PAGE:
Schizophrenia is the most common psychotic condition.
Schizophrenia can occur at any age, but it tends to first develop (or at least become evident) between adolescence and young adulthood. Schizophrenia in children is likely to be severe. Although the risk of schizophrenia declines with age, its incidence has been known to peak in those who are about 45 years old, and again in people who are in their mid-60s (mostly women). Late-onset schizophrenia that develops in the 40s is most likely to be the paranoid subtype with fewer negative symptoms or learning impairment. Such patients usually have functioned at a near-normal level until structural deficits in the brain break down.
Although schizophrenia affects both men and women, there are some differences:
People with schizophrenia span the full range of intelligence. In fact, one study reported that a higher than expected number of people who develop schizophrenia had been intellectually gifted children. Research suggests, however, that a decline in IQ scores during childhood may be a sign of potential psychotic symptoms in adults.
No cultural or geographic group is immune from schizophrenia, although the course of the disease seems to be more severe in developed countries. However, the content of delusions may vary depending on a person's culture. According to one study, European patients were more apt to have delusions of poisoning or religious guilt while in Japan the delusions were most often related to being slandered.
Schizophrenia occurs twice as often in unmarried and divorced people as in married or widowed individuals. Furthermore, people with schizophrenia are eight times more likely to be in the lowest socioeconomic groups. However, these findings are likely to be a result of schizophrenia rather than a cause. Nevertheless, low income and poverty increases the risk for delayed diagnosis and treatment, and such delays could lead to more severe disease in patients with fewer resources.
Prenatal malnutrition may also play a role in the development of schizophrenia. Some studies have found that people who are born during times of famine are more than twice as likely to develop schizophrenia as those born during years of adequate food. The association between famine and schizophrenia illustrates how environmental and biologic factors are connected. For example, scientists think that malnourished mothers may not get enough folate in their diet. Folate is a micronutrient important for genetic processes. Folate deficiencies may cause genetic mutations in the developing fetus that can lead to schizophrenia.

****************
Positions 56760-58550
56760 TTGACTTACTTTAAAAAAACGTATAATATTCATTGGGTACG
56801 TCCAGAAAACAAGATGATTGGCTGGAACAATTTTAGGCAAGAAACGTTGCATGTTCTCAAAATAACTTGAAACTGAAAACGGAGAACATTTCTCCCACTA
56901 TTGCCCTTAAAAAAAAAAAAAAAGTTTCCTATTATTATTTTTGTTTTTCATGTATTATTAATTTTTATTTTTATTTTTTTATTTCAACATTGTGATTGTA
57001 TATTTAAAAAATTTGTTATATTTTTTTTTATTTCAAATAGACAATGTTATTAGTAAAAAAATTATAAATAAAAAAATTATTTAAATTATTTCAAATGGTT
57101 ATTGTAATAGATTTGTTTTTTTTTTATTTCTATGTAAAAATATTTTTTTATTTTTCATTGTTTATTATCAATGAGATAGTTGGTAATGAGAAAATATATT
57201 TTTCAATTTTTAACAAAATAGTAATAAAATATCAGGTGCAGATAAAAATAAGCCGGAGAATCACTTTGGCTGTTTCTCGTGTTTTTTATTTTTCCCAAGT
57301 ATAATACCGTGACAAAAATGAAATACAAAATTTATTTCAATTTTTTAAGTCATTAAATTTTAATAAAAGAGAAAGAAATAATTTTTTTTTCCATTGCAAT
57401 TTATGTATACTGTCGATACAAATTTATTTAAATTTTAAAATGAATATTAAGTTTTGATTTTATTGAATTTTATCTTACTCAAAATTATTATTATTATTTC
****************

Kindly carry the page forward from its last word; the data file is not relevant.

Being Left- or Mixed-Handed. The rate of left-handedness or mixed-handedness is significantly higher among patients with schizophrenia than the general population. This suggests that some neurologic pattern that may be responsible for each. (A large minority of the population is non-right handed, and very few of these people develop schizophrenia.)
Obsessive-Compulsive Disorder. Obsessive compulsive disorder (OCD) affects a significant number of schizophrenic patients. OCD is an anxiety disorder marked by obsessions (recurrent or persistent mental images, thoughts, or ideas) that may result in compulsive behaviors, repetitive, rigid, and self-prescribed routines that are intended to prevent the manifestation of the obsession. Some doctors believe the behaviors exhibited in the disorder may actually be protective in people with schizophrenia in early stages.
Behavioral and Motor Problems in Childhood. Children who later develop schizophrenia often suffer from the following certain problems, including excessive shyness or minor early physical and motor-control problems. Such problems are so common, however, that their presence without any other risk factors is no cause for concern.
FatherÔ ' s Age. According to some studies, the older a father is when a child is born, the greater the risk is for schizophrenia in his offspring, perhaps because of a greater chance of genetic mutations in the sperm that can be passed on. In one study, children of fathers who were 50 years old or more faced a three-fold risk for schizophrenia compared to children of fathers who were 25 or younger.
Epilepsy. A family history of epilepsy increases the chance for developing schizophrenia or similar psychosis. Scientists think that epilepsy and schizophrenia may share similar genetic or environmental factors.
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